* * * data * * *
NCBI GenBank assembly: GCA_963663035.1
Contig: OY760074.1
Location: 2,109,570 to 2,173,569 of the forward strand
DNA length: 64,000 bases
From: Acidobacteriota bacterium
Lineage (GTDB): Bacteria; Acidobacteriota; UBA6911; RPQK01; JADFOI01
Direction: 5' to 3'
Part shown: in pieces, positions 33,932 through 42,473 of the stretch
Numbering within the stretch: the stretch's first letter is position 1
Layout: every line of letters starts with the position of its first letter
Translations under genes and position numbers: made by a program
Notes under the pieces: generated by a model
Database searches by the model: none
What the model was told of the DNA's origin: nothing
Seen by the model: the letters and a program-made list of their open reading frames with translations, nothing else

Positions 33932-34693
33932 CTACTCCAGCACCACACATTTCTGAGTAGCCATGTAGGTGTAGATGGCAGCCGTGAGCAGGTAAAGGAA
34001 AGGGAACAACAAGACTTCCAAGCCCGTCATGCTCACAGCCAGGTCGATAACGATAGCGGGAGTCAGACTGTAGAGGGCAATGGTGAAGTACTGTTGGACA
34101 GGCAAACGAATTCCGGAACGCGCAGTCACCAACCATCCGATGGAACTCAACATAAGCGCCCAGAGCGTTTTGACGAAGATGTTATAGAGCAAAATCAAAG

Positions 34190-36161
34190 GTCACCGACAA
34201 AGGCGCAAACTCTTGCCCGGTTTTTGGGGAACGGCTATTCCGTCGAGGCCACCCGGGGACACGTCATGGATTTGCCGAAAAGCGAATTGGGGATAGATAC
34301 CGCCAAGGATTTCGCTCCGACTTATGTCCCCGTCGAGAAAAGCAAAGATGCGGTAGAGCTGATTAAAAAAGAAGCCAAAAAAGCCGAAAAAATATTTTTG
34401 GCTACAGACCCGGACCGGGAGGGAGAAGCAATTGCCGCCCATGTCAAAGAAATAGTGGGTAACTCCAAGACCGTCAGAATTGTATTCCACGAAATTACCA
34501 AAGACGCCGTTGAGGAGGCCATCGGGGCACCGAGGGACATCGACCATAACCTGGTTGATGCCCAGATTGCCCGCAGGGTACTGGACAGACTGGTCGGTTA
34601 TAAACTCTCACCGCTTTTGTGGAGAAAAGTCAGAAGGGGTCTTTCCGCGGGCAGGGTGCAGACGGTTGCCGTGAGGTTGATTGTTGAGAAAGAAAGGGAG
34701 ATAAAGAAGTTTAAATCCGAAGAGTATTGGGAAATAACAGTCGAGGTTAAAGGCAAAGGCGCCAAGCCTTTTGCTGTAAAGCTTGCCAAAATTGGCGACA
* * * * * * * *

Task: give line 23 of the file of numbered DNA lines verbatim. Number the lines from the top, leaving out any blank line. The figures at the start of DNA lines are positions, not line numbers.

34301 CGCCAAGGATTTCGCTCCGACTTATGTCCCCGTCGAGAAAAGCAAAGATGCGGTAGAGCTGATTAAAAAAGAAGCCAAAAAAGCCGAAAAAATATTTTTG